the period, insert the following: Provided further, that the 
        expenditures of the Government during each fiscal year, 
        including reduction of the public debt in accordance with the 
        provisions of section 3, shall not exceed its revenues for such 
        year except--
            (1) in time of war declared by the Congress . . .
            Sec. 3. Section 21 of the Second Liberty Bond Act, as 
        amended (31 U.S.C. 757b), is amended by inserting ``(a)'' after 
        ``Sec. 21.'', and by adding at the end thereof the following:
            ``(b) The public debt limit set forth in subsection (a) is 
        hereby reduced as follows:
            ``(1) Effective on July 1, 1974, by an amount equal to 2 
        percent of the net revenue of the United States for the fiscal 
        year ending June 30, 1973;
            ``(2) Effective on July 1, 1975, by an amount equal to 3 
        percent of the net revenue of the United States for the fiscal 
        year ending June 30, 1974;
            ``(3) Effective on July 1, 1976, by an amount equal to 4 
        percent of the net revenue of the United States for the fiscal 
        year ending June 30, 1975;
            ``(4) Effective on July 1, 1977, and July 1 of each year 
        thereafter, by an amount equal to 5 percent of the net revenue 
        of the United States for the fiscal year ending on June 30, of 
        the preceding year.''
            Sec. 4. (a) The Budget submitted annually by the President 
        pursuant to section 201 of the Budget and Accounting Act, 1921, 
        as amended, shall be prepared, on the basis of the best 
        estimates then available, in such a manner as to insure 
        compliance with the first section of this Act.
            (b) Notwithstanding any obligational authority granted or 
        ap

[[Page 7729]]

        propriations made except such with respect to the legislative 
        and judicial branches of the Government, the President shall 
        from time to time during each fiscal year take such action as 
        may be necessary (by placing funds in reserve, by apportionment 
        of funds, or otherwise) to insure compliance with the first 
        section of this Act.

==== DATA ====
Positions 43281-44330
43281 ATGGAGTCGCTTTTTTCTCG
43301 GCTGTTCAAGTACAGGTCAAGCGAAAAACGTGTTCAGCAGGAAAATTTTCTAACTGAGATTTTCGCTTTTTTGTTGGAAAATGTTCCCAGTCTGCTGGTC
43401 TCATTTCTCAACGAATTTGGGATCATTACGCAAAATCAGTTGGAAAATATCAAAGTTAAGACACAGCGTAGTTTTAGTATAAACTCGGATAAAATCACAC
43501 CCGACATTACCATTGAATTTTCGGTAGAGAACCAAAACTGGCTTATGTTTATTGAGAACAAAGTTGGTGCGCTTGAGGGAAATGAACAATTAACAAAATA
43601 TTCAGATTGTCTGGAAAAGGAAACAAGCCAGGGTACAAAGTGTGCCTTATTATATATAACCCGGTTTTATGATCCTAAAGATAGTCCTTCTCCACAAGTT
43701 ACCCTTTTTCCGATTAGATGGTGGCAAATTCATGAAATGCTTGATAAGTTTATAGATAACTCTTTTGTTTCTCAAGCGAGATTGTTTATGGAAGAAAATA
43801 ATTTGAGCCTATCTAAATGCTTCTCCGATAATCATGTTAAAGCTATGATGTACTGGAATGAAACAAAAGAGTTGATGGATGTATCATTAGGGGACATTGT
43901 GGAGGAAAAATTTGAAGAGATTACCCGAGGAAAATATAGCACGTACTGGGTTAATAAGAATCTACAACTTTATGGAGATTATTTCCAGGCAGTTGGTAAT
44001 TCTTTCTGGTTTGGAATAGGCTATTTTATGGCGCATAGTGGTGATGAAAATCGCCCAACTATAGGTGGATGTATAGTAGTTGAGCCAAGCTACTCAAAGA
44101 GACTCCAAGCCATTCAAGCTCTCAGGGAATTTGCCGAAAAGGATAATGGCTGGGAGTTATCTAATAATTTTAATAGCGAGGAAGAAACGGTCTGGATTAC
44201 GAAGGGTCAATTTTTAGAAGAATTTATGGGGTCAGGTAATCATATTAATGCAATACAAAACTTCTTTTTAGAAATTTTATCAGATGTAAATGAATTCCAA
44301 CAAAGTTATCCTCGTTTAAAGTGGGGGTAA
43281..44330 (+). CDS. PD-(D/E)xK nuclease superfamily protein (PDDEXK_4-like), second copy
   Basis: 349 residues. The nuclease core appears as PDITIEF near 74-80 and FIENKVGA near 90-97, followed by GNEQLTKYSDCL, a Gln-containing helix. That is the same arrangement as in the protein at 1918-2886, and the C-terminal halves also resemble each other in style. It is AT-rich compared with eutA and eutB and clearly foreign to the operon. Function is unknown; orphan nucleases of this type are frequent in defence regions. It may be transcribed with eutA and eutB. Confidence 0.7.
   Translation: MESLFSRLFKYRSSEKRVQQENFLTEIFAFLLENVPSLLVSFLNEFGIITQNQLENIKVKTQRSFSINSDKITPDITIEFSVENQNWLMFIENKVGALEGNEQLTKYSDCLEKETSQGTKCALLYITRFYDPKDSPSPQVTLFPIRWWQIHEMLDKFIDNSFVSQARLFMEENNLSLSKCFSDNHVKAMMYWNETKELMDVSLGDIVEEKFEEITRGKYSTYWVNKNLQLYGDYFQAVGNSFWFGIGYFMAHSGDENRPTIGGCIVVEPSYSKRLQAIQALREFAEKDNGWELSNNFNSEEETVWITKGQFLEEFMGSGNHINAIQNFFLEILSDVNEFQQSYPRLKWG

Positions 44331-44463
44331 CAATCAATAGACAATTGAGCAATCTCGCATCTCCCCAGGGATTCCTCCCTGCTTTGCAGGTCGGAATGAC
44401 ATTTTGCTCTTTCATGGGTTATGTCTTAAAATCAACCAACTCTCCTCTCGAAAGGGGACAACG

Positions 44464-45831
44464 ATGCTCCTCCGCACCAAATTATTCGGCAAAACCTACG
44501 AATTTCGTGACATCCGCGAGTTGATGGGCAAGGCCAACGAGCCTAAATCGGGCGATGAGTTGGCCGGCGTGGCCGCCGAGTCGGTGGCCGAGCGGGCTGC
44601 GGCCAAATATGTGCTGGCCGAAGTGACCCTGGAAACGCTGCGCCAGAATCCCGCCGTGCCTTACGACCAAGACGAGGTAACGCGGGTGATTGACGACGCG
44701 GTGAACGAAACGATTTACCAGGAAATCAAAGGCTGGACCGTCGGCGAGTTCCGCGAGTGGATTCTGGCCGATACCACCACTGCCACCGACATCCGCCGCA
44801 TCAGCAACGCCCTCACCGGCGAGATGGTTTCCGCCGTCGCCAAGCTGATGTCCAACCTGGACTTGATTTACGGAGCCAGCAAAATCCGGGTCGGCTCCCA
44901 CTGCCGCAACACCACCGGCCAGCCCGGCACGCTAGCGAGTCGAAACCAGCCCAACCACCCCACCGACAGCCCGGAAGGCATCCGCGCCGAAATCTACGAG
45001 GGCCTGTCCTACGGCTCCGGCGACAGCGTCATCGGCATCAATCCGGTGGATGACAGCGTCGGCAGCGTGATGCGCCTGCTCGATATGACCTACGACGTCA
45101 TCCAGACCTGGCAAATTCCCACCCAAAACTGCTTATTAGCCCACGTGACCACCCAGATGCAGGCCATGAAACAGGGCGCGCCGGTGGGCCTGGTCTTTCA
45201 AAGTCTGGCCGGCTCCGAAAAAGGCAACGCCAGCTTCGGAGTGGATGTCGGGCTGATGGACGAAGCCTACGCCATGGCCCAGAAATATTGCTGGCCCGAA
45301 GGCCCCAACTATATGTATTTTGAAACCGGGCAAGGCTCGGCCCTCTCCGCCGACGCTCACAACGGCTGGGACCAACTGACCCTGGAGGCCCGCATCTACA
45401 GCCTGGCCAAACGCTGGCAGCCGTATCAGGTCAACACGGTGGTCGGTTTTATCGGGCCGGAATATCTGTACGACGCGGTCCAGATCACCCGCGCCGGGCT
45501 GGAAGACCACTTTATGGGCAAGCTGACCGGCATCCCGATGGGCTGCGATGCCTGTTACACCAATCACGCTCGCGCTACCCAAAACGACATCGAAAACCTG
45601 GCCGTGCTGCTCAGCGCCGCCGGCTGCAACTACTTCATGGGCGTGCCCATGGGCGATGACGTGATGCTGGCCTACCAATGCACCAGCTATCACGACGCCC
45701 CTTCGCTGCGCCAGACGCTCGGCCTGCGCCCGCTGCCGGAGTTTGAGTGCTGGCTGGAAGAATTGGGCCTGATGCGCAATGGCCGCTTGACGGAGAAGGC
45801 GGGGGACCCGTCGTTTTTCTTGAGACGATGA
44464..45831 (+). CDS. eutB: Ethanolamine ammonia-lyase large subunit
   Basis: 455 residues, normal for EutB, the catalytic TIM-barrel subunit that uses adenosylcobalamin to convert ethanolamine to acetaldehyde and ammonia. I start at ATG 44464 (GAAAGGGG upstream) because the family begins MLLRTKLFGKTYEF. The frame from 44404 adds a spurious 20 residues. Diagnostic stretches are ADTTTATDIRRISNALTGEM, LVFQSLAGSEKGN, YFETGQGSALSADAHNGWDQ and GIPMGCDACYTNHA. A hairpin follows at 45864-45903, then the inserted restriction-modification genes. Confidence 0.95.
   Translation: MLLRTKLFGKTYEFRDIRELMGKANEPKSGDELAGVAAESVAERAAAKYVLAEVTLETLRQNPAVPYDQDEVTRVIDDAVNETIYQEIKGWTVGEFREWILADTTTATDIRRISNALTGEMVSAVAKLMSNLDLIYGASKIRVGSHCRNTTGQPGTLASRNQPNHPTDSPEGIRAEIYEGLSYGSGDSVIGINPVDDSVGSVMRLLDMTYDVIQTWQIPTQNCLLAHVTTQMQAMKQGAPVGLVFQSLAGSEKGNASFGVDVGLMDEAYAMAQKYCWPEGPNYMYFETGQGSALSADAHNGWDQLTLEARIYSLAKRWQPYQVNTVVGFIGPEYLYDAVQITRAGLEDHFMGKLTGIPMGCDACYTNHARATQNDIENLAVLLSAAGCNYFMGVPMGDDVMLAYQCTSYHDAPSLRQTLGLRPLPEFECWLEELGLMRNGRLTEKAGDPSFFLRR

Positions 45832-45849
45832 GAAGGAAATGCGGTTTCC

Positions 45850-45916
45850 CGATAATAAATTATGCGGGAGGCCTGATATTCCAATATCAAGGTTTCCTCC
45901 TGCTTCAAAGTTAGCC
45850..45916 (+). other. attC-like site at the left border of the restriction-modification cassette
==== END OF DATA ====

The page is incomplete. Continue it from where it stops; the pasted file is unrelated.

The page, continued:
Sec. 5. The Congress shall not pass appropriations measures 
        which will result in expenditures by the Government during any 
        fiscal year in excess of its estimated revenues for such year 
        (as revenues have been estimated in the budget submitted by the 
        President), except--
            (1) to the extent of any additional revenues of the 
        Government for such fiscal year resulting from tax legislation 
        enacted after the submission of the budget for such fiscal 
        year; or
            (2) in time of war declared by the Congress; or
            (3) during a period of grave national emergency declared in 
        accordance with the first section of this Act; but, subject to 
        paragraph (1) of this section, appropriations measures which 
        will so result in expenditures in excess of estimated revenues 
        may be passed by the Congress only during such a period of 
        grave national emergency.
            Sec. 6. This Act shall apply only in respect of fiscal 
        years beginning after June 30, 1974.

        Mr. [Al] Ullman [of Oregon]: Mr. Chairman, I make a point of 
    order against the amendment.
        The Chairman: (13) The gentleman will state his 
    point of order.
---------------------------------------------------------------------------
13. William H. Natcher (Ky.).
---------------------------------------------------------------------------

        Mr. Ullman: Mr. Chairman, the bill before us provides for a 
    temporary change in the debt ceiling in conformity with the Second 
    Liberty Bond Act. The amendment offered by the gentleman from Iowa 
    makes a permanent change in the Second Liberty Bond Act, and 
    therefore is not germane to this bill. . . .